The exhibition focuses on Hofmann's works on paper. Why is this such a timely project and contribution to understanding who the artist is
Hofmann drew, made watercolors, and painted on paper all his life. Drawing was an integral part of his teaching, and there were periods when, because of the demands of teaching, he only drew. Hofmann's first show in America was of black and white drawings. What's fascinating is that while the imagery of Hofmann's works on paper and on canvas is intimately related, the material differences between them provoked different responses. Hofmann's works on paper are often more spontaneous, looser, and more playful than his canvases--and certainly more intimate. We are allowed to see a more informal side of a very great artist. That's a privilege.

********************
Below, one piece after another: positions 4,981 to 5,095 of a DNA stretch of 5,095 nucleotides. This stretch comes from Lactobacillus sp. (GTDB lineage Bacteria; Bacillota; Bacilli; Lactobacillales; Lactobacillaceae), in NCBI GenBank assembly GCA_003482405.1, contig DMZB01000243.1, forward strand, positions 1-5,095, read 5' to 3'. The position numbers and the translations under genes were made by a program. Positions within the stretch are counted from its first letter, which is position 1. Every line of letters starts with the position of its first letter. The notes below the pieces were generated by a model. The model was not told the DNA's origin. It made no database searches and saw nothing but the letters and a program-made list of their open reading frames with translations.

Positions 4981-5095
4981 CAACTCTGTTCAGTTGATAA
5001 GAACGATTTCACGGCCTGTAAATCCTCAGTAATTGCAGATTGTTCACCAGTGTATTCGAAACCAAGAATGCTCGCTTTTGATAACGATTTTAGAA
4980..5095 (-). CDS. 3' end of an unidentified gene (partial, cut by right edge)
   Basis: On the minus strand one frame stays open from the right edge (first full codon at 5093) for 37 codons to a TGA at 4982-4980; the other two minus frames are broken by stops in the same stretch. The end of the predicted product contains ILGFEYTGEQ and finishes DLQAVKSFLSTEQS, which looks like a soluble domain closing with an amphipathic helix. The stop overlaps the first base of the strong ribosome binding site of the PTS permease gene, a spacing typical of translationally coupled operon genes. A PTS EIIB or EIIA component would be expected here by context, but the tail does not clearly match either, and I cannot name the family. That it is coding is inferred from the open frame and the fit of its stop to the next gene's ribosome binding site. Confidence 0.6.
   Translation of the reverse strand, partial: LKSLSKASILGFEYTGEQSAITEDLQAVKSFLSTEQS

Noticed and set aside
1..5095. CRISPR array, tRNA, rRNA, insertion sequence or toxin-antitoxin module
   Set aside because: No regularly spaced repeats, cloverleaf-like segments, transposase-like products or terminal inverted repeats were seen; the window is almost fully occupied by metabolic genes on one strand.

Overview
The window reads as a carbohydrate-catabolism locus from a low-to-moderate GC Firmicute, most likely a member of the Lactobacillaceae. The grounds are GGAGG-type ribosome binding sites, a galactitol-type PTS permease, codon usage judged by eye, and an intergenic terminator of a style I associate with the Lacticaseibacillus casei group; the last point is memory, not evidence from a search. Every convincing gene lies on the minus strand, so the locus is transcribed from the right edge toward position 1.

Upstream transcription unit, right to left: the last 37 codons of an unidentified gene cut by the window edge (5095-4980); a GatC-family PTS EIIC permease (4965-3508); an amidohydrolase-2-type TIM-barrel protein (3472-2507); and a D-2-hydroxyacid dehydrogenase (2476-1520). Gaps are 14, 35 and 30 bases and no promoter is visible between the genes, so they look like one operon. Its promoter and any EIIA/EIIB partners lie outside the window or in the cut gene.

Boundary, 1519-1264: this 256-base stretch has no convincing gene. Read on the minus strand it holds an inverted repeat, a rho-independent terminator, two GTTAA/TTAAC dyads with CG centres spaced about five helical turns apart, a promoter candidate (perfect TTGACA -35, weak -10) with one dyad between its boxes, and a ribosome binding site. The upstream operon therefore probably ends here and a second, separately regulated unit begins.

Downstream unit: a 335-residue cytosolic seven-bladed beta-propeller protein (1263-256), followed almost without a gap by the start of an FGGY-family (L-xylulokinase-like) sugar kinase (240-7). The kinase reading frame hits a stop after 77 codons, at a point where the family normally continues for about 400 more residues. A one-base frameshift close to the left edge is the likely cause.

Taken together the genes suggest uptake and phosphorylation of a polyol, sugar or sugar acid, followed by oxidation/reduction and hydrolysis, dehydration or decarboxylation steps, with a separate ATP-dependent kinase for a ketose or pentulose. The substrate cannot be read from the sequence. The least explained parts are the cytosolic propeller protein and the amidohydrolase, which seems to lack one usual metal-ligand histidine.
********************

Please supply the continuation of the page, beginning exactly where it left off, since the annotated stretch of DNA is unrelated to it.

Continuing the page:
The show is timely because interest in Hofmann has been growing steadily. His wide range of approaches was once seen as problematic, when artists were supposed to have “signature styles”--think of Pollock's pours or Newman's Zips. Now variety is seen as a plus. But, as I said, no one has looked comprehensively at this part of Hofmann's oeuvre before.
The chronological exhibition includes many sections. If you had to narrow in on one area, what body of work do you see as crucial to understanding his works on paper?
Hofmann's most notable characteristic is variety. He worked in many different ways, sometimes at the same time. We broke the show into sections to clarify the multiple facets of this endlessly inventive artist. To appreciate Hofmann, you have to acknowledge the variety, so it's impossible to isolate a single aspect. The critic Clement Greenberg, a life-long admirer of Hofmann, called him “a virtuoso of invention.”